Mavis Nye is the first person in the UK to beat mesothelioma. Belinda Liversedge speaks to her about her new charity and work on raising awareness of asbestos.
“My talk went down better than I could ever possibly hope. People were so amazed not only at my mesothelioma story but the pictures I showed them of mistakes that are being made in the industry. We discussed with so many how we could change all that.”
Mavis Nye, 75, is a mould breaker. After six years of gruelling treatment for mesothelioma she has come out, miraculously, a survivor. Indeed, she is the first person in the UK to be declared free of mesothelioma thanks to a new type of immunotherapy treatment.
Her story means that mesothelioma need not be a death sentence. But, at the speech she gave at the launch of a new faculty for asbestos professionals from BOHS (the Chartered Society for Worker Health Protection) held in October, it was clear she also blazes a trail as a campaigner against complacency when it comes to asbestos.
Like so many, Mavis had no idea she was putting herself at risk from asbestos. In her case, her illness was caused by a simple, loving task. It was 1961, when, aged 19, Mavis married Ray, who went on to be a dock worker at the Chatham Dock Yard. She would wash his clothes for work. Of course, dockyard workers would then have regularly handled asbestos, being, in the 1960s, commonly used for fire-proofing ships and insulation.
The microscopic, invisible deadly fibres would also have been on Ray’s clothes. “We had a normal, ordinary, life and we bought up three children and we just strived to bring them up and to create this [good] life for them. We never dreamt what was going in inside my body,” she says.
The problems began in 2009 when the couple was enjoying their retirement in Spain. Mavis became breathless and when they returned, other worrying symptoms followed. “My arms were twisting and I had burned them in the New Year on an iron and I hadn’t felt them and the GP said I had a trapped ulnar nerve. He sent me for x-ray and on voting day I couldn’t breathe as I walked up to vote and, as I got back in the house, the phone rang and my GP was telling me to go to A&E as a bed had been booked.”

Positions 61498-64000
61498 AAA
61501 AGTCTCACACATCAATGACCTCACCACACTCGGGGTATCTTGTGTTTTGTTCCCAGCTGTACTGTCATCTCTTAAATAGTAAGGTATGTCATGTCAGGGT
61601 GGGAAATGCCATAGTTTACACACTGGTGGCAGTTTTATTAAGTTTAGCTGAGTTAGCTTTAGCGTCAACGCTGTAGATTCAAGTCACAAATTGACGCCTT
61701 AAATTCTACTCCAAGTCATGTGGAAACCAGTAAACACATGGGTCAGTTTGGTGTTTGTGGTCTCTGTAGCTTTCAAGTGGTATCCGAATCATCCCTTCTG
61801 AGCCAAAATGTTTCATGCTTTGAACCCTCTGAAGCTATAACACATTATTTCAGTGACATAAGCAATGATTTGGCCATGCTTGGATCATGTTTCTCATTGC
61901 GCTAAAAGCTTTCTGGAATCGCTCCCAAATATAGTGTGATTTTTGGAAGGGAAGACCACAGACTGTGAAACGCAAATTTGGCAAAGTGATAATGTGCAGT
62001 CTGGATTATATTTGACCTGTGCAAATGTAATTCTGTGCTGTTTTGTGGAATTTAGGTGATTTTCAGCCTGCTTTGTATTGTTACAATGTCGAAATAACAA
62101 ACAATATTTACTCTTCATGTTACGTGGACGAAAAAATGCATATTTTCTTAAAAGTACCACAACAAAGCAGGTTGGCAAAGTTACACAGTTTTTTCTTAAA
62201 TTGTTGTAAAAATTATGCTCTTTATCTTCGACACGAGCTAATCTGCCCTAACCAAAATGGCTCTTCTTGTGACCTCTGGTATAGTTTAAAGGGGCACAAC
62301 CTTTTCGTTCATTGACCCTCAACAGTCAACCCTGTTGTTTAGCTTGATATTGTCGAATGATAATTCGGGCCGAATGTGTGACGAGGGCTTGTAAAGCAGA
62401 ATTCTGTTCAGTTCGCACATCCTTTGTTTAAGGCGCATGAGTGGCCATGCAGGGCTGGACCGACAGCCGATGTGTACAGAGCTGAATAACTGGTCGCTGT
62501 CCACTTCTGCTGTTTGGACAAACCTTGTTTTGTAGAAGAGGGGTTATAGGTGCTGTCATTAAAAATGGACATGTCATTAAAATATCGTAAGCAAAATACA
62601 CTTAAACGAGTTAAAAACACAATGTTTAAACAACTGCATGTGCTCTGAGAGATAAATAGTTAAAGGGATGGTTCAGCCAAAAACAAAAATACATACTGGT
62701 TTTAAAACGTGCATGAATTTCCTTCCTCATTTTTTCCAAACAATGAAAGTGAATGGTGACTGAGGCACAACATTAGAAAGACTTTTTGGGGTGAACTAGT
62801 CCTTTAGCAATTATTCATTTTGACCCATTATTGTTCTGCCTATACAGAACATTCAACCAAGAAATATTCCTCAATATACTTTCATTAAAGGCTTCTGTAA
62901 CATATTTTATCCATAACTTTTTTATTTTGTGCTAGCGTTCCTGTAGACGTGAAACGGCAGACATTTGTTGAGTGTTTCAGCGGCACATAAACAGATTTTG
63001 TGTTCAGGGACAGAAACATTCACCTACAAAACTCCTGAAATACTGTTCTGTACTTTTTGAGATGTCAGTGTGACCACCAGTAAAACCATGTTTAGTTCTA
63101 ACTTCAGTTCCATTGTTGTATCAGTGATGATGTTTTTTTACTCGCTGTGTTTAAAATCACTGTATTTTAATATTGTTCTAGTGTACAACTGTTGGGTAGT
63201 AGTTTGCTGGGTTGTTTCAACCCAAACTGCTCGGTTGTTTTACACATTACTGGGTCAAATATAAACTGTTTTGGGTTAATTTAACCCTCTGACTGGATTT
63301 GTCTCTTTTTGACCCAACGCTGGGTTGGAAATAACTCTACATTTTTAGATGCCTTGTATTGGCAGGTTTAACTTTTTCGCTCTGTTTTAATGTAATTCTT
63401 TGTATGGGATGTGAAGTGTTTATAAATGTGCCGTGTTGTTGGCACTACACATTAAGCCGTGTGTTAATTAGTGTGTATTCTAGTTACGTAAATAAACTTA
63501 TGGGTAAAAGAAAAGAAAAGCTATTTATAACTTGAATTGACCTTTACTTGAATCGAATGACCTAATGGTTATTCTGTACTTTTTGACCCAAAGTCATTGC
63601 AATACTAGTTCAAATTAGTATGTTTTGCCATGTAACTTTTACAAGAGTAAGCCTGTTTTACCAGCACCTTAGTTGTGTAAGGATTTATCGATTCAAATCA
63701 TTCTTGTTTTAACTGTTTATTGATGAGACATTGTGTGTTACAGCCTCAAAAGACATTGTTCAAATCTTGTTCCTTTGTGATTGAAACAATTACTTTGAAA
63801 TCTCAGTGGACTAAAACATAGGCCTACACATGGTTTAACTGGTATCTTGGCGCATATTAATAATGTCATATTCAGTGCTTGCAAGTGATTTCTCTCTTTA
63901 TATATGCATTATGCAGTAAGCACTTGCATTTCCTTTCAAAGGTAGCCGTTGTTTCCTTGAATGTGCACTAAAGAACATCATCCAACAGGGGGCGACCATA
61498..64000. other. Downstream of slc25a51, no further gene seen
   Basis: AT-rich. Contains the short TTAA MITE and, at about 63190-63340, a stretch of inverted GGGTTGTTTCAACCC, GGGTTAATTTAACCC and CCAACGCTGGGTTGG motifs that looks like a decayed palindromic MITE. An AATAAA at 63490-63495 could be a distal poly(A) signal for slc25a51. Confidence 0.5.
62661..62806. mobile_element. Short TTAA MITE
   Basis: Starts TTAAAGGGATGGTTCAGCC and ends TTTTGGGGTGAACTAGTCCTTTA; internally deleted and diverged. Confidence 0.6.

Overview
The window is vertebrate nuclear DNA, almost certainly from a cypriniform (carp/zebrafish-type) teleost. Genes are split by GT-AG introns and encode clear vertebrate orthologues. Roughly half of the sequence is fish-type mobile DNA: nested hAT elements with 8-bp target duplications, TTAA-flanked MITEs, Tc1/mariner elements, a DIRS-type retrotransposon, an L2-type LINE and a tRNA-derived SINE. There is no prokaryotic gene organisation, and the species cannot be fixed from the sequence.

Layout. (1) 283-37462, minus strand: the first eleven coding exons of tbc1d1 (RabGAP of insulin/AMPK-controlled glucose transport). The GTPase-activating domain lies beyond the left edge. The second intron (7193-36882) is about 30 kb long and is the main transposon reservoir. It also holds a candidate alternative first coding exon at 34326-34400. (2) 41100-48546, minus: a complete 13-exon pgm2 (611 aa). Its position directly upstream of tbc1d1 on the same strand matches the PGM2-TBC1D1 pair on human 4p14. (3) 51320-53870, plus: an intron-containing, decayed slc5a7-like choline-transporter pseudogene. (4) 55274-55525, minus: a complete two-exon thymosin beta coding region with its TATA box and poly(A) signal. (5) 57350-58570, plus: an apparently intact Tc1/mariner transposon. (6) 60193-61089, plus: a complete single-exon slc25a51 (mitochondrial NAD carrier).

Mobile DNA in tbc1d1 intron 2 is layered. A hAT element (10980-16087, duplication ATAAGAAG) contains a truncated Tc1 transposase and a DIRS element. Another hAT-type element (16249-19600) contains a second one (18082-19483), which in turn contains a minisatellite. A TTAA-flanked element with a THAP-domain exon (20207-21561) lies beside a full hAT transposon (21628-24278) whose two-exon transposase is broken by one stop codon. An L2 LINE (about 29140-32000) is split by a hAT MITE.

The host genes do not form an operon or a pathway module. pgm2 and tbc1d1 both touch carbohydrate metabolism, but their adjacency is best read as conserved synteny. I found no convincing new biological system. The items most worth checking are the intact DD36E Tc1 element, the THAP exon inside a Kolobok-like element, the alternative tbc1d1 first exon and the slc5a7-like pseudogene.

Mavis was told she had three months to live because the doctors had found a large mass on her lungs. It was mesothelioma, the vicious cancer that affects the delicate lining of the lungs and chest wall. Displaying her warmth and humour, she explains what she did next. “Very shocked I threw all my clothes out. I bought all new things so Ray didn’t have to buy a thing. I bought a new washing machine. I even put blinds up and took out the net curtains because I said to Ray, ‘You won’t wash net curtains. Men don’t wash net curtains.’”
Immunotherapy – a ‘wonder drug’
What followed was a rollercoaster of a journey for the couple. After four years of chemotherapy, Mavis was unable to walk and had peripheral neuropathy – damage to the nervous system, which causes loss of balance and shooting pains. But her luck was to take a dramatic turn for the better when she heard of a drug on trial for MK-3475-28, or Keytruda, an immunotherapy drug treatment, taking place at the Royal Marsden Hospital in London.
“Twice a month for two years of traveling on the M25 in the very early morning, in pitch black through the winter, I had my immunotherapy. It was put in through my arm in infusions, but it wasn’t like chemo. No sickness, no side effects. It was wonderful. I came out and I was getting better and better. I could walk around better and I came back and was living life, I even went camping.”